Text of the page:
After all of the tumultuous events of the book of Shmot – the Exodus, the
revelation at Sinai and the granting of the Torah, the event of the Golden
Calf and of the construction of the Mishkan/Tabernacle – the Lord calls
out, so to speak, to Moshe from the inner recesses of the
What is the significance of this call? And why does it need to be made at
all? Moshe had already ascended the mountain of Sinai and been taught the
Torah and its laws previous to this call. And, as Rashi points out to us,
this call was personal to Moshe for it was not addressed to the rest of
Israel as was the revelation at Sinai itself.
Moshe would then have to transmit the call – the teachings and
instructions that were now entrusted to him by God – to the Jewish people
and explain and teach them these laws and nuances of the Godly message.
Vayikra teaches us that henceforth Torah would be taught by humans to
humans and that the Torah was “no longer in Heaven.” That is the
significance of God’s call to Moshe and to Moshe alone.
The Talmud teaches us that even the holy prophets of Israel were forbidden
to construct new systems of halacha. The transmission of Torah, though
certainly requiring heavenly aid and inspiration, was now a purely human
Moshe heard the Heavenly voice directly in receiving the Torah’s laws and
instructions but the Jewish people only heard the human voice of Moshe
teaching them God’s Torah.
In the final chapter of Pirkei Avot (which is not a part of the mishna of
Avot itself) called Perek Kinyan Torah – the chapter concerning the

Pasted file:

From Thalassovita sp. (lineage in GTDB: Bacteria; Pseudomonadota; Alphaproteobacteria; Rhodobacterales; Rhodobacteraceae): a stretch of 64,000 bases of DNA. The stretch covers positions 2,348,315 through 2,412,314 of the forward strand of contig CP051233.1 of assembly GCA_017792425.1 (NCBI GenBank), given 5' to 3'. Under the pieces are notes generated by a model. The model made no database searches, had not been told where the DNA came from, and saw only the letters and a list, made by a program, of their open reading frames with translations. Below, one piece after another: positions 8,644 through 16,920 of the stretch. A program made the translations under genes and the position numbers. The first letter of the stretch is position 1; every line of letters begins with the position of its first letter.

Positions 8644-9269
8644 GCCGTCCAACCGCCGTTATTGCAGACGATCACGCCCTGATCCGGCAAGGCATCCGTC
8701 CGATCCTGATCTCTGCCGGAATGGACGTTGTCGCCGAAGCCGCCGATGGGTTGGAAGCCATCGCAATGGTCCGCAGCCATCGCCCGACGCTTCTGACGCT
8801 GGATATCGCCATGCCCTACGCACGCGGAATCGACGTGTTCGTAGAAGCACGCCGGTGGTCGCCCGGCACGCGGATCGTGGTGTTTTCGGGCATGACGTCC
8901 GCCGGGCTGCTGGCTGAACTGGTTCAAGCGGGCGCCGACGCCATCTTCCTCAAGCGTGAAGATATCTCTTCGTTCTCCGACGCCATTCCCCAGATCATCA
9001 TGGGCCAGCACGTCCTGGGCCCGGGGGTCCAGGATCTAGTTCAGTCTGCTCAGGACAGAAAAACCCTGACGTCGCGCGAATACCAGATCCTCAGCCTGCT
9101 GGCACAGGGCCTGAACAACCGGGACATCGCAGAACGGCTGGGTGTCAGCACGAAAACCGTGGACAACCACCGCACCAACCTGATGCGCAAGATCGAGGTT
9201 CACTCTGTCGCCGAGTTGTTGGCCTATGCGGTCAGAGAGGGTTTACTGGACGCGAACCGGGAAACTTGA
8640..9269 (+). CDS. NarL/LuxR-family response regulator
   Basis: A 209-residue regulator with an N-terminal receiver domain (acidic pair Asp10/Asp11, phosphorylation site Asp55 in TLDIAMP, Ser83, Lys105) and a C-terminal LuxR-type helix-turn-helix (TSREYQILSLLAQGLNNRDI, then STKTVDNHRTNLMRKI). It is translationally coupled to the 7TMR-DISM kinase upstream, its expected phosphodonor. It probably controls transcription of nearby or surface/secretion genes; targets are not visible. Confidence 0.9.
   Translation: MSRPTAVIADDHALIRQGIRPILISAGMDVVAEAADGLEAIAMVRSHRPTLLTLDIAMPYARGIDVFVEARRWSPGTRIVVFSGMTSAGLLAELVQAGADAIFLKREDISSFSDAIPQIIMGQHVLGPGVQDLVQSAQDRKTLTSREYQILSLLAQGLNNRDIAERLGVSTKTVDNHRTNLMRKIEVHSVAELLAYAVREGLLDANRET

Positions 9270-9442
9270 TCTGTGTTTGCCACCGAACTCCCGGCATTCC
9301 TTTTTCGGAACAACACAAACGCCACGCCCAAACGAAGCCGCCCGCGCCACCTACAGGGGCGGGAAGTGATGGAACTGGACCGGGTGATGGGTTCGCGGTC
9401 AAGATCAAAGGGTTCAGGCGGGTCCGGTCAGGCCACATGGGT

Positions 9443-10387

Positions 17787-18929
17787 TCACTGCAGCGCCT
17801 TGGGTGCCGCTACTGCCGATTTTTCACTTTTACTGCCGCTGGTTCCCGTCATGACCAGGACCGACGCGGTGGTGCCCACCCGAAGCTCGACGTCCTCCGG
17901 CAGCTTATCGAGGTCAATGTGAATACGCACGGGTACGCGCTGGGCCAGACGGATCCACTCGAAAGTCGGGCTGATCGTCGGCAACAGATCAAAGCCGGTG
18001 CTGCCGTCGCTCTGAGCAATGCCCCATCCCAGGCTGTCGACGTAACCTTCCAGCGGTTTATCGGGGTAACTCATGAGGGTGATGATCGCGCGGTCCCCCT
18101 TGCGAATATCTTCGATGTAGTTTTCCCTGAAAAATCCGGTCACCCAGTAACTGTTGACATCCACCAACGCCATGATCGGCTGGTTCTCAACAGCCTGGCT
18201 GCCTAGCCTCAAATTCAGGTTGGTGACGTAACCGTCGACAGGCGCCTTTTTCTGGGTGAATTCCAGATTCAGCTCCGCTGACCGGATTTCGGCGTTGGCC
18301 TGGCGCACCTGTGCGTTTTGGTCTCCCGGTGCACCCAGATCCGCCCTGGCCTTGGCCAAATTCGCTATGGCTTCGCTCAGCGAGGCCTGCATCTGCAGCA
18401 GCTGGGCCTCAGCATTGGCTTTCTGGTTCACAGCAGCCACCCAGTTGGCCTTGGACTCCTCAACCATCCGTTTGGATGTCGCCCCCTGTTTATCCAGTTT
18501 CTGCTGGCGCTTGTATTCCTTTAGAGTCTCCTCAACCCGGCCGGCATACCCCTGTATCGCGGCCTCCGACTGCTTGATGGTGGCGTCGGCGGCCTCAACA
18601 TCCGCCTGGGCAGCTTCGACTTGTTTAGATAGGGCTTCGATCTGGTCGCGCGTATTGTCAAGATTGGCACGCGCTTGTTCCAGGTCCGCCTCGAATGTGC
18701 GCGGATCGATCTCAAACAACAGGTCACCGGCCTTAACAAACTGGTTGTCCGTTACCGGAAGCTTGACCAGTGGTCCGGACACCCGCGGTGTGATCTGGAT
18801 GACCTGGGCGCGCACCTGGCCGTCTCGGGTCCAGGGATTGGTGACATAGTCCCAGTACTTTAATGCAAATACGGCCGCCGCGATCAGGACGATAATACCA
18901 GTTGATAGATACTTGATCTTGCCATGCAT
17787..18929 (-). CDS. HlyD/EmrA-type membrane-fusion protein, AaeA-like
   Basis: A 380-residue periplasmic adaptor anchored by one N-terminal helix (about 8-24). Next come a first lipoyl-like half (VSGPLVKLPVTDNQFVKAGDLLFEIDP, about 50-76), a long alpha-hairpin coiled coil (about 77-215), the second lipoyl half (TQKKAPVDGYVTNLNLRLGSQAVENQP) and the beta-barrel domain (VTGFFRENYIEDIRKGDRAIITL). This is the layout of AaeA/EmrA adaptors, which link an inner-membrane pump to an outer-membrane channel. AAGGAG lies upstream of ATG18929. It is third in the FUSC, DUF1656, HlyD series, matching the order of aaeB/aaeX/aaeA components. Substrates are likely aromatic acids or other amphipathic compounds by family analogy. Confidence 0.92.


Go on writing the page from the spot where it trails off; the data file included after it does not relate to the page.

acquisition of Torah knowledge – one of the methods of acquiring such
Torah knowledge and direction is emunat chachamim – belief in the
teachings of the wise Torah scholars of Israel.
Though there are differing interpretations as to the latitude of this
concept and whether it applies even to all matters of personal and
national life generally, all agree that as far as Torah teaching is
concerned it is an applicable and necessary value and belief. The basis
for this value is what has been described above in the previous paragraph –
ultimate belief of the Jewish people in the divinity of Torah as
transmitted to them by Moshe.
The Torah at Sinai was given once. That scene would never be repeated
again. Thus the burden of the transmission and teaching of Torah now
rested with human beings – with the Torah scholars of every age and era.
And one of the tests of Jewish life would be the trust and faith that the
people as a whole would entrust to the teachings and direction of those
scholars – emunat chachamim if you will.
This human relationship of generational trust and teaching is the hallmark
of halacha throughout the history of Israel. Moshe still speaks to us even
if we are unable to hear the heavenly voice emanating from the
Mishkan/Tabernacle itself. This is the basis of Jewish continuity and
vitality till today.
Rabbi Berel Wein